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Old 09-06-2013, 10:45 AM   #15
somebody shut me the fark up.

thirdeye's Avatar
Join Date: 01-14-06
Location: At home on the range in Wyoming

I've found that smoking components used in a sauce (like spices, peppers and onions already mentioned above) will give a sauce a more subtle smoky back-flavor than putting a container of sauce in my pit, or adding liquid smoke to an existing sauce.... it seems that the last two options give the entire sauce a smoky flavor, not a hint of smoky flavor to a sauce that has other flavors in it that I want to taste.

That said, it's possible to attack the solution from another angle. Try adding some liquid smoke to ketchup. Or try putting a pan with ketchup on the pit to soak up smoke. Either way you now have a single component that has a smokey flavor.... the ketchup, and trust me ketchup takes smoke well (both natural and liquid) Then, when building your sauce, use the smokey ketchup to add a hint of smoke flavor. You will still be able to distinguish onion, garlic or fruity flavors within the sauce, but will get a light smokey back flavor.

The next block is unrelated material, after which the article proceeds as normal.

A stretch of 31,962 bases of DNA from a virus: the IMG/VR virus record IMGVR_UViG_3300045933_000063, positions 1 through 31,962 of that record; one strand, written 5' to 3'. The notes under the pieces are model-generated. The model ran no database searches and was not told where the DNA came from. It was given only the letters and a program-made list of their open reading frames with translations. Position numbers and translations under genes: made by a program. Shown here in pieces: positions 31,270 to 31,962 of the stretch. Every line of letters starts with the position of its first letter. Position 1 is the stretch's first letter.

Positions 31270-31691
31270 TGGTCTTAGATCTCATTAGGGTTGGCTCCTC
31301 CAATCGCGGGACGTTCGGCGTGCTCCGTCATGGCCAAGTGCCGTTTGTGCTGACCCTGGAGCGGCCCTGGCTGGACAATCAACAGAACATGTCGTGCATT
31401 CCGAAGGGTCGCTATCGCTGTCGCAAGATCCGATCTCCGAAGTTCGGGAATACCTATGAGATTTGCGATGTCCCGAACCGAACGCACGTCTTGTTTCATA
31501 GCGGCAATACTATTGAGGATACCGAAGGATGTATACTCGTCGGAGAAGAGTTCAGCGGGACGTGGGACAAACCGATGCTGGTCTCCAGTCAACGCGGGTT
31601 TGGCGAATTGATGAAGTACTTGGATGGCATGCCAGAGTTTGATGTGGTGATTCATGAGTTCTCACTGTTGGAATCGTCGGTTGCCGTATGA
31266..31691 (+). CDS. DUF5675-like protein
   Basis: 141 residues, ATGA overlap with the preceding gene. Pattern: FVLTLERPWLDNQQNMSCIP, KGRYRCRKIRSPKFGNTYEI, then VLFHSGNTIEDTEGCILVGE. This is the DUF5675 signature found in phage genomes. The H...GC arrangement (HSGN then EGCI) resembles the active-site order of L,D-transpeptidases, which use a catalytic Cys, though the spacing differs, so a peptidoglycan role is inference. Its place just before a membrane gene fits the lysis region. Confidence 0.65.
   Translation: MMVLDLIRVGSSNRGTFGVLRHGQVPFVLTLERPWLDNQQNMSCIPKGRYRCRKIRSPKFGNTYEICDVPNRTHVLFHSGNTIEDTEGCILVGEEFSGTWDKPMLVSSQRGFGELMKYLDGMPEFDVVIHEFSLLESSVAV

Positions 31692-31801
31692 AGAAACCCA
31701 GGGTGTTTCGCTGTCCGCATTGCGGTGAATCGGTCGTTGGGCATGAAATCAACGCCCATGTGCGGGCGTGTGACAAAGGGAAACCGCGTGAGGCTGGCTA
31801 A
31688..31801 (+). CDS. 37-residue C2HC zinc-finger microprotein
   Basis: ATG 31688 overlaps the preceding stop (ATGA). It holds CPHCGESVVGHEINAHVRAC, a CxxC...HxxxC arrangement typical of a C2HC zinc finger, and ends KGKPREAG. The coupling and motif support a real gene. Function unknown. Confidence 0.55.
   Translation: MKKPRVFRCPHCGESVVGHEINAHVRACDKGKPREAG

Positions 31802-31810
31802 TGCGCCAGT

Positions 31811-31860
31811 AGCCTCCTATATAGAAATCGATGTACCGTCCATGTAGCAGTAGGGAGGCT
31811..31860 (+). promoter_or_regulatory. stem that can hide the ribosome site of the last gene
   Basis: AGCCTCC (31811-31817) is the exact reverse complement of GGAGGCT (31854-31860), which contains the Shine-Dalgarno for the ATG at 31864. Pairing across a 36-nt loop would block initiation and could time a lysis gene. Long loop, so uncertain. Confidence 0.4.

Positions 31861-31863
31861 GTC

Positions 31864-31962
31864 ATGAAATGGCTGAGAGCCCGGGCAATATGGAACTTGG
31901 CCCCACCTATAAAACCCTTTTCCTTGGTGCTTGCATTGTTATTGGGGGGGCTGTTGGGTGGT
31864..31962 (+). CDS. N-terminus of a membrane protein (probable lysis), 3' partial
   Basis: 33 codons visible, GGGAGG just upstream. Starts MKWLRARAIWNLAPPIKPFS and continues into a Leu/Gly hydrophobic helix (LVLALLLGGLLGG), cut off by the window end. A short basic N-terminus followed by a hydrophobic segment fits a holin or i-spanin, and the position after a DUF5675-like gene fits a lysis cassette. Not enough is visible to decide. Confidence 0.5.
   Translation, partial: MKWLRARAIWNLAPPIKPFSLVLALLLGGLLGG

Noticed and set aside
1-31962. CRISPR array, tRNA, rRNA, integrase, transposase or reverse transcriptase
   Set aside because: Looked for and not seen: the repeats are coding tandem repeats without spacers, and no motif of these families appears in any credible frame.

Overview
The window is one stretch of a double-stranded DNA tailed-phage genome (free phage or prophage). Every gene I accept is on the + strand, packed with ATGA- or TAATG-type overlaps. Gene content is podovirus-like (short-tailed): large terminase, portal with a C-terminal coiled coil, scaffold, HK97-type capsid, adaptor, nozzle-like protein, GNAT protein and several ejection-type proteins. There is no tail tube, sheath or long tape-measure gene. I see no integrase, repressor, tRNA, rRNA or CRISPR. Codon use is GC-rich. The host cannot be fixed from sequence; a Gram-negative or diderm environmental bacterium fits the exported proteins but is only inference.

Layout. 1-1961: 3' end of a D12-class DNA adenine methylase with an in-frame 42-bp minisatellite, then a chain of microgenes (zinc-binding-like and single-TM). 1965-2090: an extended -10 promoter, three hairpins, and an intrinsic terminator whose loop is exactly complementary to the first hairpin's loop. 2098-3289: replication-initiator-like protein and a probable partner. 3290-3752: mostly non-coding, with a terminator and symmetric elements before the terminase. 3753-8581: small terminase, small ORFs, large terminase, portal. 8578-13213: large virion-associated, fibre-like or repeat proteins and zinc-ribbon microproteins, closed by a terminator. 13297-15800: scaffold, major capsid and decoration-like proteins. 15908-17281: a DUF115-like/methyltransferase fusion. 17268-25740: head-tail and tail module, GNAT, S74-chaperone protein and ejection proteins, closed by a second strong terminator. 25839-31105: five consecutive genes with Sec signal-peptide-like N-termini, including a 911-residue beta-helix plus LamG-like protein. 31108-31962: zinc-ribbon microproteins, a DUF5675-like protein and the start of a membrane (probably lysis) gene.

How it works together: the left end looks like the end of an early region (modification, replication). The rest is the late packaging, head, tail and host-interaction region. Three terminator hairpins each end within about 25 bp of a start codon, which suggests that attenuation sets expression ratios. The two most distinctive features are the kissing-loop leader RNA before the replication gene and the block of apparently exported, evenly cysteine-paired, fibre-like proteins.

Plus the smokey ketchup is great by itself on fries or onion rings.

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